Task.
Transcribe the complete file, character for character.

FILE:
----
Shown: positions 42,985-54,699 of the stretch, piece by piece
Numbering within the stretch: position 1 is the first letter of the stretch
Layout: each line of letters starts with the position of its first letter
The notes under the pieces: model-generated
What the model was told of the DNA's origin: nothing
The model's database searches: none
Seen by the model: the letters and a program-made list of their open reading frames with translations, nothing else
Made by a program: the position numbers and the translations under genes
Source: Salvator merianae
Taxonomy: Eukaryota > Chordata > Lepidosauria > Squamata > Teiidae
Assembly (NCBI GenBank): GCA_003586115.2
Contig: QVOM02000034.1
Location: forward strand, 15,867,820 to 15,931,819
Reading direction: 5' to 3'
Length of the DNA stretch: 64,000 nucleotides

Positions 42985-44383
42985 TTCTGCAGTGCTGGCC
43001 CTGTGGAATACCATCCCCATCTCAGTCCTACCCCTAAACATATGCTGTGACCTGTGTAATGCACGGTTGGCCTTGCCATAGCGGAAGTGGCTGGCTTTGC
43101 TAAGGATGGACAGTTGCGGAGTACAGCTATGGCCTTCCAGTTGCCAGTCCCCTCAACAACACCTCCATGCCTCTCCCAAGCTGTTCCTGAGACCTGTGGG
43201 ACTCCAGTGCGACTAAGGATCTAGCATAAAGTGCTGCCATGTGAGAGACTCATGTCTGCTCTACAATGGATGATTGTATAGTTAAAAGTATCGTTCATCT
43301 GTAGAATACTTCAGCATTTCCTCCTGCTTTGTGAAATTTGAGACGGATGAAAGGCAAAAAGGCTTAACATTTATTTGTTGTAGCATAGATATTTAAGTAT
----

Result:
Shown: positions 42,985-54,699 of the stretch, piece by piece
Numbering within the stretch: position 1 is the first letter of the stretch
Layout: each line of letters starts with the position of its first letter
The notes under the pieces: model-generated
What the model was told of the DNA's origin: nothing
The model's database searches: none
Seen by the model: the letters and a program-made list of their open reading frames with translations, nothing else
Made by a program: the position numbers and the translations under genes
Source: Salvator merianae
Taxonomy: Eukaryota > Chordata > Lepidosauria > Squamata > Teiidae
Assembly (NCBI GenBank): GCA_003586115.2
Contig: QVOM02000034.1
Location: forward strand, 15,867,820 to 15,931,819
Reading direction: 5' to 3'
Length of the DNA stretch: 64,000 nucleotides

Positions 42985-44383
42985 TTCTGCAGTGCTGGCC
43001 CTGTGGAATACCATCCCCATCTCAGTCCTACCCCTAAACATATGCTGTGACCTGTGTAATGCACGGTTGGCCTTGCCATAGCGGAAGTGGCTGGCTTTGC
43101 TAAGGATGGACAGTTGCGGAGTACAGCTATGGCCTTCCAGTTGCCAGTCCCCTCAACAACACCTCCATGCCTCTCCCAAGCTGTTCCTGAGACCTGTGGG
43201 ACTCCAGTGCGACTAAGGATCTAGCATAAAGTGCTGCCATGTGAGAGACTCATGTCTGCTCTACAATGGATGATTGTATAGTTAAAAGTATCGTTCATCT
43301 GTAGAATACTTCAGCATTTCCTCCTGCTTTGTGAAATTTGAGACGGATGAAAGGCAAAAAGGCTTAACATTTATTTGTTGTAGCATAGATATTTAAGTAT